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Jesus is God. The Bible says God is a spirit and must be worshipped in spirit and in truth, and He seeks such to worship Him. - John 4:23-24. How does one eat a spirit? Jesus is using physical analogy to describe the spiritual act. When we "eat of His flesh and drink of His blood", it is the partaking of His word that is the real spiritual food, the Scriptures. "For man shall not live by bread alone, but by every word that proceeds from the mouth of the Lord." John even refers to Jesus as "the Word". The prophets referred to Him as "The Word of the Lord spoke unto me saying..." We "eat" His word to feed our souls and are filled; spiritually, not physically. When He says "This is my body...my blood..." He is using physical representation of what He is conveying spiritually. Doing the physical action does not bring salvation. It is what saved people do in remembrance of Him. When we learn from the Scriptures, we are eating and drinking of the Word of God, Jesus Christ.. spiritually speaking. It is a holy sacrament, and must be done by being holy before God through confession of sins before partaking as is in 1 Corinthians 11:27-29 KJV.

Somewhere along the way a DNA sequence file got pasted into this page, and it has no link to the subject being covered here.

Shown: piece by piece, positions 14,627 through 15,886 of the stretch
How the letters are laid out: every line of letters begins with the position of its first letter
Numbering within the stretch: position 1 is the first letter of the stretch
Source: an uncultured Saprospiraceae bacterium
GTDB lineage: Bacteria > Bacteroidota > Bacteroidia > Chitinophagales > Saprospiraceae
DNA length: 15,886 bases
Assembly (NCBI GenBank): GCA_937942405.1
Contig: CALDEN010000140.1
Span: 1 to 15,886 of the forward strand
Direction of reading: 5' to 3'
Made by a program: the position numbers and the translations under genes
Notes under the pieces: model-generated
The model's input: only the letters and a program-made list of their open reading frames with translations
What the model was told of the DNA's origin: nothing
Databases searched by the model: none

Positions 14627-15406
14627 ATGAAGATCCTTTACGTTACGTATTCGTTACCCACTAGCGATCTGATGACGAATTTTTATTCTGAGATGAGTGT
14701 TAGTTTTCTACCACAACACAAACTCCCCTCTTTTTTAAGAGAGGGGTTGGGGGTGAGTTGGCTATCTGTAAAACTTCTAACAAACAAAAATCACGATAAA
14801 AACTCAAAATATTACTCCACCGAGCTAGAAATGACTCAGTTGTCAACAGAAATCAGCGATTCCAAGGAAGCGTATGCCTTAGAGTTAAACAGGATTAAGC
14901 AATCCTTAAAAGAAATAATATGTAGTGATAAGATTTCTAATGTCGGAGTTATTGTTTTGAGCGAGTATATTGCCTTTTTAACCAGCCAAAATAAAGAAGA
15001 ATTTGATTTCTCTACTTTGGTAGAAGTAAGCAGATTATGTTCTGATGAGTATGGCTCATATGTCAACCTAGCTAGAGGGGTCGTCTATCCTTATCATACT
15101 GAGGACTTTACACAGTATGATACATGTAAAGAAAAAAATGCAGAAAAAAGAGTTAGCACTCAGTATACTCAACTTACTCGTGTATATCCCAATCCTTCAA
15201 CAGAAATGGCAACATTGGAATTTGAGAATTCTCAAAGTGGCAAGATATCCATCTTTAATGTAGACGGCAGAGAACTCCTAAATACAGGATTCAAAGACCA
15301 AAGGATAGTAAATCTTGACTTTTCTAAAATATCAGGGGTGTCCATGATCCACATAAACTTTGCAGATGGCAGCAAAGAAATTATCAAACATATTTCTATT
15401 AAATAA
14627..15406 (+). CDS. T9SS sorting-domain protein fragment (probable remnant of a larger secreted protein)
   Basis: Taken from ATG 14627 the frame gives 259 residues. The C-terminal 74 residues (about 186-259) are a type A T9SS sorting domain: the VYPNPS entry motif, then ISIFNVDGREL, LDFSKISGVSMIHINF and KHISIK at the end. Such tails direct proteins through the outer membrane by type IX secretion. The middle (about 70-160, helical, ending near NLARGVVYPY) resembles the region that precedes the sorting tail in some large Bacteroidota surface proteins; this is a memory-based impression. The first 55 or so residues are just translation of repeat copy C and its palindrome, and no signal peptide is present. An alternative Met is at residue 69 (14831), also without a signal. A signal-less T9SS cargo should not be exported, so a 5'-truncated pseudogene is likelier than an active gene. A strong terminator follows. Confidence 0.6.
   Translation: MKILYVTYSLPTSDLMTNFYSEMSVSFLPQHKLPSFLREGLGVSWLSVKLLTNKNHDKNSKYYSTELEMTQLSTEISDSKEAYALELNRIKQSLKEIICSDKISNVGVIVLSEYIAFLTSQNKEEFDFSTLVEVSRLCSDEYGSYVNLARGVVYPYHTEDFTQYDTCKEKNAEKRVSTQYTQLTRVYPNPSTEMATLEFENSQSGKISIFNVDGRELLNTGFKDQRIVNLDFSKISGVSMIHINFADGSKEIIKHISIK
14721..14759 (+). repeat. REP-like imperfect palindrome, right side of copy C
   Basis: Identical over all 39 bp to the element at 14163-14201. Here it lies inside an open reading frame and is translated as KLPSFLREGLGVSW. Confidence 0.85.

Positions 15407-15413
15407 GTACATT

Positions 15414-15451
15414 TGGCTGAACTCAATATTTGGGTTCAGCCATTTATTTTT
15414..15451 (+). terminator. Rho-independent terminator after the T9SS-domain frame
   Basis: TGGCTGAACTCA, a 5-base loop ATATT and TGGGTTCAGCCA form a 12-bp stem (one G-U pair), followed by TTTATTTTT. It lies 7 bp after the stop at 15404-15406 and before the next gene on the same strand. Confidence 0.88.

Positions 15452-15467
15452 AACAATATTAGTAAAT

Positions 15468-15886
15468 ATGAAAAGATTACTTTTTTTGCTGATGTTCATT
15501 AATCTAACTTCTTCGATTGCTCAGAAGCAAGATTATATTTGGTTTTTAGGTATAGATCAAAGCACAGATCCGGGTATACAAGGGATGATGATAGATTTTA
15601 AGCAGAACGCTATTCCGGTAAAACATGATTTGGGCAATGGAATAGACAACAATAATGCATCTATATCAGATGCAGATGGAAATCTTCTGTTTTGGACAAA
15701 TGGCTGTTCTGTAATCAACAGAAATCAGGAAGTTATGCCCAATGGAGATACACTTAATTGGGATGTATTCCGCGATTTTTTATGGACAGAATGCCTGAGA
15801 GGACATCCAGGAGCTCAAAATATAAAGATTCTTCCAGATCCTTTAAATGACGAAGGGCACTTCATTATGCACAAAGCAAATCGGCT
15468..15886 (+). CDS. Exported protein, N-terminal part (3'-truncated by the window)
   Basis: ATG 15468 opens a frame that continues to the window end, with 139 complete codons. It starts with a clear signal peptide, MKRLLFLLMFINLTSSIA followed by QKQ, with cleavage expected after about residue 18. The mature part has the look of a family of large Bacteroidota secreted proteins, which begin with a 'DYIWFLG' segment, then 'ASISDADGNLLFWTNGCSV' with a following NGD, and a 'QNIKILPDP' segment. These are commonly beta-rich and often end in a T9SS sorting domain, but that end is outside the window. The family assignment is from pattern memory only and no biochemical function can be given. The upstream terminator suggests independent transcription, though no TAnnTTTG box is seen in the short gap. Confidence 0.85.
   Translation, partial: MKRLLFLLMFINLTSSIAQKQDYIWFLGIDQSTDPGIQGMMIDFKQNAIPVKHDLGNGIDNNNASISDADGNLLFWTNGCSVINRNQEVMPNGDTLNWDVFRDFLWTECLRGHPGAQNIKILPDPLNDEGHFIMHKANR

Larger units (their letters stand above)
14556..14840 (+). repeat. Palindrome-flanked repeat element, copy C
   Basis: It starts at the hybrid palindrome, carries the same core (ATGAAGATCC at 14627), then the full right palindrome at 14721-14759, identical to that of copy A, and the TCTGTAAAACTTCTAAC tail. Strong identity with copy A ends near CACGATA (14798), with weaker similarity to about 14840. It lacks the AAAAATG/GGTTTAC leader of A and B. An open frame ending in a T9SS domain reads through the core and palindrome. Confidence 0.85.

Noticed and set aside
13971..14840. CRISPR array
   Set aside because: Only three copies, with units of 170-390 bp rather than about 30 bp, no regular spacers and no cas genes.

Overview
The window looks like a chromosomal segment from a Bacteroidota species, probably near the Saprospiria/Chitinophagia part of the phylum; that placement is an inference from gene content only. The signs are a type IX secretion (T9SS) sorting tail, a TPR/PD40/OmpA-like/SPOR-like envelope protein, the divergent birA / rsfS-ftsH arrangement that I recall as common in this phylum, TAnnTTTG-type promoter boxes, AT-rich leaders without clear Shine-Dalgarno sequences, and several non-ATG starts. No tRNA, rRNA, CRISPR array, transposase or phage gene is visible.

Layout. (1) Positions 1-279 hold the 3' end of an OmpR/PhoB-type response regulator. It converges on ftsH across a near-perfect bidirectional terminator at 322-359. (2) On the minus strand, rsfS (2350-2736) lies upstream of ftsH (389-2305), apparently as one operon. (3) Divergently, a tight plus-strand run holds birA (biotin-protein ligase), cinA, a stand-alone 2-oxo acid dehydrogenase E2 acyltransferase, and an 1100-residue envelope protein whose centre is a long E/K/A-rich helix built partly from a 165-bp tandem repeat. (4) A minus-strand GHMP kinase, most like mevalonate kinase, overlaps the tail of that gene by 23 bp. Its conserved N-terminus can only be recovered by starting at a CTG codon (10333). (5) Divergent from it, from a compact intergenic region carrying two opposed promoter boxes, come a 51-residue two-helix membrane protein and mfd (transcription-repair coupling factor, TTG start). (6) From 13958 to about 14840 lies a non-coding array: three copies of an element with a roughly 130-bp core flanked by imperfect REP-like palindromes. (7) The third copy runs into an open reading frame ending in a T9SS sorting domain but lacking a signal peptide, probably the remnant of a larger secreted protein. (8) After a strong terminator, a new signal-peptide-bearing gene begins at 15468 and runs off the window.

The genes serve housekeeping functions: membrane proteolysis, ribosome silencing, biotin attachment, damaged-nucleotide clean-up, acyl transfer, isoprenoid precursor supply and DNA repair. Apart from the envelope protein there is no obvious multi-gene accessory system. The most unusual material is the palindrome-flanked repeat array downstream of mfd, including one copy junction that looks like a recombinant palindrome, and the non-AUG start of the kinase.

Where in Scripture does it describe the actions of a priest blessing the bread and wine, thus making the transformation to Jesus body and blood? I don't see it in there.